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Hot Pursuit
In Theaters: 05/08/2015
On Video: 08/11/2015
By: Jason McKiernan
Hot Pursuit
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Allow me to clear up any confusion right up front: Hot Pursuit is not directed by Paul Feig, and it does not star Melissa McCarthy. It’s unfortunate that both Feig and McCarthy have become synonymous as the go-to (read: only) source of female-centered movie comedy — not merely because it pigeon-holes two great talents, but because they will likely be mistaken for having something to do with movies like this one, which takes the newly-minted and ostensibly fresh “female buddy comedy” and makes it seem about as stale as the genre’s countless male-centered counterparts that have littered cinema screens for decades.

Make no mistake — there is plenty of talent involved. Evidence of that sits right above the title, where the names Reese Witherspoon and Sofia Vergara shine with the promise of the Next Great Unlikely Comic Duo. And to their credit, the two headlining stars generate some spontaneously funny moments. Only problem is, those moments all take place during the outtake montage that flickers aside the end credits. For the bulk of the film’s running time, these talented actresses are made to shriek and bellow at one another as they amble from one lazy episode to another, guided by a screenplay that functions like a CliffsNotes version of late-’80s Buddy Comedy.

The setup is simple — and lame. Witherspoon is the uptight, by-the-book cop archetype who is assigned to escort Vergara, who is the loud Latina bombshell archetype, to a courthouse so she can testify against a drug kingpin. Best laid plans go awry, of course, in this case taking the form of the worst-staged mafia homicide in recent movie history, which forces these disparate stereotypes together as they hit the road to evade mob henchmen and crooked cops. Plenty of hijinks ensue, involving narrow escapes, shifting alliances, and, of course, awkward lesbian kissing. There’s also a brief interlude toward the film’s climax where Reese is made to change her wardrobe multiple times for no other reason than the screenwriters thought the “funny disguise” concept was funny when they saw it in a movie 25 years ago.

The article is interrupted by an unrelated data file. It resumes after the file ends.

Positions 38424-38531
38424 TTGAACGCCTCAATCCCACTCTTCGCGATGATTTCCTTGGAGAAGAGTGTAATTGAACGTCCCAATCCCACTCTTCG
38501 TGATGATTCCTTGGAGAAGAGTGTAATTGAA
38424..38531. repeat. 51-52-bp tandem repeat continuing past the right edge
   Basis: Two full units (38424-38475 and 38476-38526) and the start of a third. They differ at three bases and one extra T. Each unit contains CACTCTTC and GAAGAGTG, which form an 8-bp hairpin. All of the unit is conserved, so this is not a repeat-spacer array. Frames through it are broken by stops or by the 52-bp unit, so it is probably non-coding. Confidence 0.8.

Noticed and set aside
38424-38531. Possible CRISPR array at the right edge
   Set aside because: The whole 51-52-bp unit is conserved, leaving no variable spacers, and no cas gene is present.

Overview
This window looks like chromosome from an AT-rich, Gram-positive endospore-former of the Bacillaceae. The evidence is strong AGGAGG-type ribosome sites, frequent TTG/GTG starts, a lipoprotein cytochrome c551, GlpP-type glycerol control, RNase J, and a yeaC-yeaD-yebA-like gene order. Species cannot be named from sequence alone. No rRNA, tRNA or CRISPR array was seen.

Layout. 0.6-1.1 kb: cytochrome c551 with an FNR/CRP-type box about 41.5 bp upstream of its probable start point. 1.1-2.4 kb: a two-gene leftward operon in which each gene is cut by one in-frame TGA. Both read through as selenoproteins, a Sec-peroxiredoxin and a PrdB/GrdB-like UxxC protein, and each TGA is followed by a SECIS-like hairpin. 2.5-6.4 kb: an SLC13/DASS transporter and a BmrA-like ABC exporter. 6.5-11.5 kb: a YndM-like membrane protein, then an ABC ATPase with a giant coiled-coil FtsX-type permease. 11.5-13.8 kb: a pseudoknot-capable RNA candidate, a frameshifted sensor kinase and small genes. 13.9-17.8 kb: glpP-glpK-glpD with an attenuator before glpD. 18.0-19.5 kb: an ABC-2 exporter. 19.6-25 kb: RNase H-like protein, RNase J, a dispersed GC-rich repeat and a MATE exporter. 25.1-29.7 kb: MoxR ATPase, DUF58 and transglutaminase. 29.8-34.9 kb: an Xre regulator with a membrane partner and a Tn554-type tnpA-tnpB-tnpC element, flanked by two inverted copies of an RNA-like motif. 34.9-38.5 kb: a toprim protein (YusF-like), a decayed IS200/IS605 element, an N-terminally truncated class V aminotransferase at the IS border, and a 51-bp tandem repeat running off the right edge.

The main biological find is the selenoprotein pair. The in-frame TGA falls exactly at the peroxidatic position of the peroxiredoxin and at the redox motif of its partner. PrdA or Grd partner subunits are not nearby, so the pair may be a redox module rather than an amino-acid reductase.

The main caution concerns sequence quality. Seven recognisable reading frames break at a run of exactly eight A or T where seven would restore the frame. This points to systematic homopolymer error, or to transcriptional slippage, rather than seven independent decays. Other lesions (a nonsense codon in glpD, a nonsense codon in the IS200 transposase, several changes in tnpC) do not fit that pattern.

It would be easy to say that movie like this is solely dependent upon its actors to inject some verve into the otherwise stale goofball premise, but that frankly lays too much responsibility at the feet of the poor actors. Sometimes the material just sucks. There is no questioning the talent of these actresses — Witherspoon is an Oscar winner, Vergara is a multiple Emmy nominee. But in terms of comic material, this ranks about a notch above Legally Blonde 2 for Witherspoon, while Vergara is portrayed as an even more glaring physical and ethnic stereotype than she is on Modern Family, and here there’s no sense of irony to balance the gaze.

With the rise of successful female-centered comedies driven largely by the directorial hand of Feig, a man, it should be viewed as progress that Hot Pursuit is helmed by Anne Fletcher. Female stories by female directors. But there’s more to competent filmmaking than mere sisterhood. For example, it’s hard to focus on the intricacies of comedic timing when it appears 30% of your film was re-shot against transparently fake backdrops. And harder still to relish these roles for women when the screenplay was written by two men who only seem to view the characters as walking punchlines. So we collectively sigh and mark our calendars for the next Feig opus, which will hopefully redeem this tiny slice of female-owned cinematic landscape.